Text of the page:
RAMALLAH, Palestine

Defying restrictions, Palestinian women in Israeli prisons find ways to stay connected to their friends on special days like birthdays and religious observances.

Speaking to Anadolu Agency on the eve of International Friendship Day which is being observed on Friday, Shatha Hassan a student activist at Birzeit University who spent six months in Al-Damon jail near Haifa, said her friends outside helped her to keep spirits high by keeping in touch.

She said her friends had found several ways to keep in touch with her and not leave her feeling lonely.

“They used to gather at the Art College Street at Birzeit University, a place I liked a lot, and used to record voice messages for me. These details of listening to these messages and their voices made me feel unchained,” she said.

On the first day of Ramadan, Hassan received a nearly five-minute-long voice message from 10 of her friends’ blessing and praying for her.

Now outside the jail, she opens her memory box and looks at the notebook that her friends gave her when she came out of jail. The notebook contains a compilation of colorful images and the words of solidarity and love that they had compiled for her when she was in the prison.

Hassan’s friends had captured all that was written about her in social media when she was behind the high walls of the prison.

“When I was in jail, my sister who visited me said that my friends have prepared a surprise for me, but I did not predict it will be that beautiful, full of memories and emotions,” she said.

Hassan was arrested in December 2019 and then sentenced to administrative detention for six months without any charges.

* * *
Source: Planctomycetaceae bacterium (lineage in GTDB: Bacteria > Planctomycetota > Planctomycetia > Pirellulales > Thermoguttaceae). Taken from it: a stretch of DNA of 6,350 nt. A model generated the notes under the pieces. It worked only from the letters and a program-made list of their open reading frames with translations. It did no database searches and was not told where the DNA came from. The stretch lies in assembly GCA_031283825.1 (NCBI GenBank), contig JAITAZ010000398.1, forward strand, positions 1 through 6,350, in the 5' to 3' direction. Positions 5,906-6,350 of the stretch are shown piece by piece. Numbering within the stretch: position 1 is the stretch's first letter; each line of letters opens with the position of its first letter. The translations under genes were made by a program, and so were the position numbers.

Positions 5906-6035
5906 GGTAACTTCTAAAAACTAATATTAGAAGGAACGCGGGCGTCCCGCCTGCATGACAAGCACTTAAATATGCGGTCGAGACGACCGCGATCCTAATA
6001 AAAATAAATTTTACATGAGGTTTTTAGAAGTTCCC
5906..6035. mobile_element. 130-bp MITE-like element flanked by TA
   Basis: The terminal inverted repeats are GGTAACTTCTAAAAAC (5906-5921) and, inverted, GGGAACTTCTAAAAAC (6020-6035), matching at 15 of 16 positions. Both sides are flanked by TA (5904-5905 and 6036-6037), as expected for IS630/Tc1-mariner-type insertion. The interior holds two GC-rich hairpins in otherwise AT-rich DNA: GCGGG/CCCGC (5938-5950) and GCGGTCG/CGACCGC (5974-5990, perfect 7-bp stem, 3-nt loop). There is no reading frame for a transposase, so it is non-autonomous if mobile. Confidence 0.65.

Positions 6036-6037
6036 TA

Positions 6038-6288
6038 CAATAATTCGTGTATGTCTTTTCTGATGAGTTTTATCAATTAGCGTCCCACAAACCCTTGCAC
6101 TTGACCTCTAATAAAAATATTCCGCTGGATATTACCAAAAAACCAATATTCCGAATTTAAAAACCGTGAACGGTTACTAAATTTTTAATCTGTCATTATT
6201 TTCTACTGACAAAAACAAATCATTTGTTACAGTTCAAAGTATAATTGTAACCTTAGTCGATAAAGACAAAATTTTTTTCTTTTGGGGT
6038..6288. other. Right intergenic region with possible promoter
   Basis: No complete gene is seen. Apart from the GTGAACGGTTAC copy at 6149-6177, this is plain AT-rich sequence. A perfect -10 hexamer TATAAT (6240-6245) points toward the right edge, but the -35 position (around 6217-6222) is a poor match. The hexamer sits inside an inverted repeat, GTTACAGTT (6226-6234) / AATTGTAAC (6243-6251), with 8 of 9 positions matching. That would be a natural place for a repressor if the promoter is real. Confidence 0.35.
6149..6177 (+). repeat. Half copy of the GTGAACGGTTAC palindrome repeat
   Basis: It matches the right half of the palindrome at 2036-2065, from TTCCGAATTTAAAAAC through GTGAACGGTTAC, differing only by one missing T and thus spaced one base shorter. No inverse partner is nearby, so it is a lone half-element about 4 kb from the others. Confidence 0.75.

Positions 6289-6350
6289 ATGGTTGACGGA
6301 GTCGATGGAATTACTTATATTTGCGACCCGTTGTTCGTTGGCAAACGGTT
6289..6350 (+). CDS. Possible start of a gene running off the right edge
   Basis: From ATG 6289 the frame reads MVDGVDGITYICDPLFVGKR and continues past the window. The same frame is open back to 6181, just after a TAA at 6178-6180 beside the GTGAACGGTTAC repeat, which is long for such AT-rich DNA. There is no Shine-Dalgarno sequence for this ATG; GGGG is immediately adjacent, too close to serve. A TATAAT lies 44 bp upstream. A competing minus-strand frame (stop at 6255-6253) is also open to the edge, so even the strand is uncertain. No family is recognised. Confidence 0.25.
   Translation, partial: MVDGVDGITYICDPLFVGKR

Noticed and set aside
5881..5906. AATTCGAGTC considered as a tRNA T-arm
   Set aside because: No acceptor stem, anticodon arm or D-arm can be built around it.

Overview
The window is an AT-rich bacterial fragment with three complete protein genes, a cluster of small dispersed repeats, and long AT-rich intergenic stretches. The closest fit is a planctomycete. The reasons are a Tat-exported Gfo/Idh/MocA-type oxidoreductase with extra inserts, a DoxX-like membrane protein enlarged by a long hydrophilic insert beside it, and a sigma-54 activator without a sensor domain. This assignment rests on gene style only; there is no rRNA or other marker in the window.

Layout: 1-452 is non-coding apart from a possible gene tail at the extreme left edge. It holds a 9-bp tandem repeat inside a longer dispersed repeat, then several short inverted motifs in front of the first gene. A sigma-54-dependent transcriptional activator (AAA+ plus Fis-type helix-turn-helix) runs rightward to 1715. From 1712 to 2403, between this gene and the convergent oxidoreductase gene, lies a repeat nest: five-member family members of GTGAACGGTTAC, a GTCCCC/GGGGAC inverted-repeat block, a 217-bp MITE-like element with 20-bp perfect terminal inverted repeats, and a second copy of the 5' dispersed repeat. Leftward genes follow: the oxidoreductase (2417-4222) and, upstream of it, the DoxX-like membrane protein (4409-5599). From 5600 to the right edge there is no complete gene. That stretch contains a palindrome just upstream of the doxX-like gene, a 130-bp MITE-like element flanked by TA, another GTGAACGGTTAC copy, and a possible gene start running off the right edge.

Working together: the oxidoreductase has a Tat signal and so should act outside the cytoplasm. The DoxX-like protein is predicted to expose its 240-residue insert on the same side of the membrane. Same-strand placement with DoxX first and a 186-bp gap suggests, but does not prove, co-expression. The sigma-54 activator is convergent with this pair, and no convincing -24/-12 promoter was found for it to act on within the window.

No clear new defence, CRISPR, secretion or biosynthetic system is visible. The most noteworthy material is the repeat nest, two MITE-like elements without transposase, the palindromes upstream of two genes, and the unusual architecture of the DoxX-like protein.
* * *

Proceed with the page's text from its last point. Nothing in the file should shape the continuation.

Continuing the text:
She feels that this gift from friends has given her support and sympathy and immortalized memories of the harsh days that she spent inside prison.

Hooked to radio program

She said that inside her prison cell, she used to wait for the radio program in which the families of the inmates were sending messages to the imprisoned sons and daughters.

During the duration of her detention, her friends used to send a message through radio broadcasts and call her to tell her about her daily life back at the university.

“When I was released, they told me they were organizing calls alternately between them to let me remain in contact with them every day,” she said.

The Israeli authorities do not allow the Palestinian female inmates to call their families or friends. Visits are also limited to first-class relatives and irregular since the beginning of the corona pandemic.

Hassan said that people do create ways to remain in touch.

It was a surprise for her friends when she told them after her release that these little things like sending messages and call her was kept her spirits up and mean a lot for a prisoner.

Hassan recalls that on her birthday, her friends celebrated it on the radio.
“More than 20 of my friends sent their wishes through airwaves. It was warm and a surprise,” she said.

When her favorite writer published his new book, her friends managed to send the book to her through her family.

One of the most prominent concerns of the Palestinian inmates is whether or not people outside remember them. So, the calls via the radio make them feel that they are not forgotten.

Value of these calls

Since she was released, Hassan through radio podcasts remains in touch with friends, who are still in prison.

“I know the value of these calls, what it means for my colleagues in the jail, and how it extricates them from the sadness and dark moments, “she said.

Outside the jail, she along with other former prisoners is making a calendar to note down birthdays of prison inmates to send them wishes.

“When you are released, you leave behind people, who have become more than friends to you. It is our second family that we develop behind high prison walls. We dream to meet them again in freedom,” said Hassan.

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